Ralph Wardlaw.

Discourses on the principal points of the Socinian controversy online

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the Old Testament and in tlic New, that the names God
and Jehovah are, in their proper and highest sense, giv-
en to Christ : — and also, that he is distinctly represented
as possessing the Divine attributes of Eternal Existence,
Almighty Power, Omnipresence, and Omniscience.

Still deferring further recapitulation, I now go on imme-
diately to the two remaining articles of discourse.

III. We affirm, then, in the third place, that Works
are ascribed to Jesus Christ in the Scriptures, to which
no being is competent but the Supreme God.

The most supei-ficial reader of the Gospel history can
hardly fail to be struck, — I do not say with the miracles
themselves which Jesus is recorded to have performed—
Ibr similar wonders were wrought by the prophets before,
and by the apostles after him ; — but by the iieculiar man-
ner in which some of these miracles are described as hav-
ing been done. '■'• He arose, and rebuked the winds, and
said unto the sea, Peace, be still ! and immediately there
was a great calm." Do not these words remind us of that


Being, of Avhom it is said, in the sublime language of the
psalmist : ""He stilleth the noise of the seas, the noise of
their waves, and the tumult of the people ?"* When the
Redeemer performed this miracle, the persons who were
in the ship were tilled with amazement and dread, and
said one to another, " What manner of man is this, that
even the winds and the sea obey him !''f Had the name
of the almighty Jehovah been invoked, or in any way ac-
knowledged, when the command was given that hushed
the tiirlmlenee of the storm ; — although the instantaneous
suddenness of the effect could not have failed to strike
them with wonder, yet the cause of tlie astonishment would
not have been such as is here described. They could, in
that case, have been at no loss, even for a moment, to ac-
count for what was done. But, " the winds and the sea
OBEY HIM !" Here seems to have lain the chief cause of
tlieir amazement. They saw a man — in external appear-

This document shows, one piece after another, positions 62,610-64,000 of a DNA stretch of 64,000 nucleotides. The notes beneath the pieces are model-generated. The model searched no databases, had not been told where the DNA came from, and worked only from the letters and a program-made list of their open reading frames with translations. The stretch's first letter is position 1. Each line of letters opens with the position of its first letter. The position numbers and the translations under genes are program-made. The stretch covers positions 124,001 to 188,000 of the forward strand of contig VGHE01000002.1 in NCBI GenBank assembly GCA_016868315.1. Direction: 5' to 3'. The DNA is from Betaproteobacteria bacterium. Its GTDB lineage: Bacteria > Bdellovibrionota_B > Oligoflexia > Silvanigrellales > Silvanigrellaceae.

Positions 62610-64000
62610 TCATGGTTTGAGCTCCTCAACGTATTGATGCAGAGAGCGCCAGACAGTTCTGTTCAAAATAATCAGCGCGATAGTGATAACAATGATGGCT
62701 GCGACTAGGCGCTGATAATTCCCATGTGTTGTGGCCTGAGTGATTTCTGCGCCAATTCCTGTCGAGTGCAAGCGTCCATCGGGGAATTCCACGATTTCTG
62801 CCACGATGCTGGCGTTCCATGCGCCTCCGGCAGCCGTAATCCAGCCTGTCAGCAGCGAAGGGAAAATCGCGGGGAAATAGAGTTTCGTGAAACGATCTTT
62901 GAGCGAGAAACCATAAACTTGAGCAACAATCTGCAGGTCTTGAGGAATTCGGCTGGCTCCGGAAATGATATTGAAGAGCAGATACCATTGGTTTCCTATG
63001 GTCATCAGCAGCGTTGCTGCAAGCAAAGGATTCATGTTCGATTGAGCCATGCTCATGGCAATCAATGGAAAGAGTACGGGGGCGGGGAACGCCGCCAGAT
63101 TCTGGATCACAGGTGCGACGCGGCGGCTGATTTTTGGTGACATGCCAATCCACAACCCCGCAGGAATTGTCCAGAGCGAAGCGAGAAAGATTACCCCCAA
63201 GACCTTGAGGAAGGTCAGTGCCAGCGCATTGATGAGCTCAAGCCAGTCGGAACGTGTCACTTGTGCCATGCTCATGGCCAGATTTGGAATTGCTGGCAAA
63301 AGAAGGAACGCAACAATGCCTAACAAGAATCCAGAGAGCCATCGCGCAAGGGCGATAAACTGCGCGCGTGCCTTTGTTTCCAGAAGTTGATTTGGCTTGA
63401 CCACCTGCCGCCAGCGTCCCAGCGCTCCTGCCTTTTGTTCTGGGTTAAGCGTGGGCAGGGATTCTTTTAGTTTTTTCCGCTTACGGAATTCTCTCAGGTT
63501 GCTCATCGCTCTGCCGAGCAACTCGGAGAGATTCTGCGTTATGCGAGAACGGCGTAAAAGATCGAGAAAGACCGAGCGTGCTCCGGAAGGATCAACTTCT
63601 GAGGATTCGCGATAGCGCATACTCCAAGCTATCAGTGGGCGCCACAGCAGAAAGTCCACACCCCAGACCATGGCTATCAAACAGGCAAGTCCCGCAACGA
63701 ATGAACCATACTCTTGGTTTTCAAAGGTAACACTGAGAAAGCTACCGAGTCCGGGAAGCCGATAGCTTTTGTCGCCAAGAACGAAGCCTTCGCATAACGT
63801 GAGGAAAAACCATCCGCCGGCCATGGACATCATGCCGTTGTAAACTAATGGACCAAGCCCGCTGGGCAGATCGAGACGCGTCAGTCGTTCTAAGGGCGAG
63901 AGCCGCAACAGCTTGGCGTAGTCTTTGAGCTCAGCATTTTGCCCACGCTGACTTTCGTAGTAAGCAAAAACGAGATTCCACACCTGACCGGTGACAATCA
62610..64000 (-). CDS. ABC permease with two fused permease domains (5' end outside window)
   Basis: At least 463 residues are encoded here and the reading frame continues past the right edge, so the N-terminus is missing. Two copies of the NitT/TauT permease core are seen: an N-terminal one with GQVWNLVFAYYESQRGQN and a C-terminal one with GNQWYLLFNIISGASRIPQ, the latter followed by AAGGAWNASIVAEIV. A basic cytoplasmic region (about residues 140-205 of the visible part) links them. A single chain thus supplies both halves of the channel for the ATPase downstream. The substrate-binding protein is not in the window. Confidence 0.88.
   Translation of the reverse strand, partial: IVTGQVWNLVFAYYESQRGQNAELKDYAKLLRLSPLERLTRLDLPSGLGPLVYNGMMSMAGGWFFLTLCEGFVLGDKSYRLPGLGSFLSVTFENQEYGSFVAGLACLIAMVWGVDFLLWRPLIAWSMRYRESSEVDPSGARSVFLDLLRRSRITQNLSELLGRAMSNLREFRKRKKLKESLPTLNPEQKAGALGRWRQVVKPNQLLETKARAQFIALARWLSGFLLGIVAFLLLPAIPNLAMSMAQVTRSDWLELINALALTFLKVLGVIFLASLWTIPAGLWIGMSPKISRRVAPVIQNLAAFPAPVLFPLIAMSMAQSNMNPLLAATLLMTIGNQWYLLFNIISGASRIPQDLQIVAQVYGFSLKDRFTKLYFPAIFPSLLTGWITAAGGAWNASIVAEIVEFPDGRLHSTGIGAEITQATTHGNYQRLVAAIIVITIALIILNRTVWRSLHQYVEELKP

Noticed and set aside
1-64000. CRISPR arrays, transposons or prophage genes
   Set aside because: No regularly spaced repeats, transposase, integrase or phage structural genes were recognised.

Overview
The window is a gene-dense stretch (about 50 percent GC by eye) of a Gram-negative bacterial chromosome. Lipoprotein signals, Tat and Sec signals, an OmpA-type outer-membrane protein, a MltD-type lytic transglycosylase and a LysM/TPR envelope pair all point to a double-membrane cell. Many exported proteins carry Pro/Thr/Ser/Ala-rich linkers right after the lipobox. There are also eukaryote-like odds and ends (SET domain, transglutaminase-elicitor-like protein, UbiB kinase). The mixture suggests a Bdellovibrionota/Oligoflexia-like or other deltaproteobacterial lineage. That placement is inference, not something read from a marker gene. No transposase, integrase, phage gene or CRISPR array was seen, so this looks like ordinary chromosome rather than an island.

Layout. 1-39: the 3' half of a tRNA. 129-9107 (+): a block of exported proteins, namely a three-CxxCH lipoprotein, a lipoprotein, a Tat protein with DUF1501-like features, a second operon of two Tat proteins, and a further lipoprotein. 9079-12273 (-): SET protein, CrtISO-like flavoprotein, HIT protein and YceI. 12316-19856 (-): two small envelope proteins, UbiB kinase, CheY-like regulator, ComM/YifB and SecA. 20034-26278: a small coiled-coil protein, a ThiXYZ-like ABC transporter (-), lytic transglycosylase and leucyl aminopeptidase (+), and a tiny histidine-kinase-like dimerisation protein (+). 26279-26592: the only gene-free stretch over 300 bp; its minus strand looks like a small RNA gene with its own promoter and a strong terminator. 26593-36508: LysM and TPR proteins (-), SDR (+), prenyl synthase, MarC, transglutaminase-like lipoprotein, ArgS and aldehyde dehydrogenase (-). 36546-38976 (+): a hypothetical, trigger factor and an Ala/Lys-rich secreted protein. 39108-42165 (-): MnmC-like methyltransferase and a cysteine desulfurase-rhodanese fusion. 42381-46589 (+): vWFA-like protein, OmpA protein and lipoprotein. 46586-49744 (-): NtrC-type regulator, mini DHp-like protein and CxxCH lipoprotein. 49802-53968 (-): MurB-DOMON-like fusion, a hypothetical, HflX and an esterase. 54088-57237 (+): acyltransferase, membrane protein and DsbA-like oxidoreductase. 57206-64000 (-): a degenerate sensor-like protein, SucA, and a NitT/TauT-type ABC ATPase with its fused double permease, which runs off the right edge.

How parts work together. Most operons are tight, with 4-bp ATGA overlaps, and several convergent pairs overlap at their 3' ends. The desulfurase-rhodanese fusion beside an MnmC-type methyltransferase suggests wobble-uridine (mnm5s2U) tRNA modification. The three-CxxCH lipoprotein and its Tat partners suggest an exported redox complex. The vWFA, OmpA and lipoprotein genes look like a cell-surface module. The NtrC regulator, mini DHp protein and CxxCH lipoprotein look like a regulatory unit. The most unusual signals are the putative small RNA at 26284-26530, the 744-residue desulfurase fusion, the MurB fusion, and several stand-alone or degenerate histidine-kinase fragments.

ance like one of themselves. Yet this man " spoke, and
it was done." — spoke with the authority and the majesty
of one who was conscious of having in himself the neces-
sary power. And wlien they expressed the perplexity of
their minds — as respecting a fact for which they were un-
able to account — saying, " What manner of man is this ?''
the true answer would have been, " He is a man, in union
with Deity : — he is Immanuel, God with us."

There is nothing from which we can conceive the mind
of a holy creature to revolt with deeper abhorrence, than
the discovery of his having said or done any tiling that
could lead his fellow-creatures to imagine, even for an in-
stant, tliat he claimed equality with God, ! And the high-
er we ascend in the scale of being, the more strongly, we
cannot but suppose, Avould such impression of abliorreuce
be felt ; so that to consider Jesus as the most exalted of
created beings, instead of weakening, adds strength to this
» Tsalm Ixv. r. t Mark iv. 39—11.


view of the argument, arising from his words and conduct
wliiie he sojourned among men. We should certainly
have expected, that a creature of this character, feelingly
alive to whatever bore the remotest resemblance to impie-
ty, and deeply sensible that there could be no impiety, no
blasphemy, so heinous, as that of seeming to claim equal-
ity with the iniinite God, — had he perceived in the minds
of those with whom he conversed, the thought arising that
he seemed to be advancing such a claim, would have shud-
dered with instinctive horror ; would have hastened to
disclaim the imputation, in language of whicli the meaning
could not be mistaken ; and would sedulously have shun-
ned every form of speech, and every mode of conduct, that
could possibly countenance a supposition so inexpressibly
shocking to his mind.

The application of these remarks to the case of Jesus
might be illustrated by a variety of instances. I shall at
present, however, notice only another incident, in addition
to the one already mentioned. " There came a leper to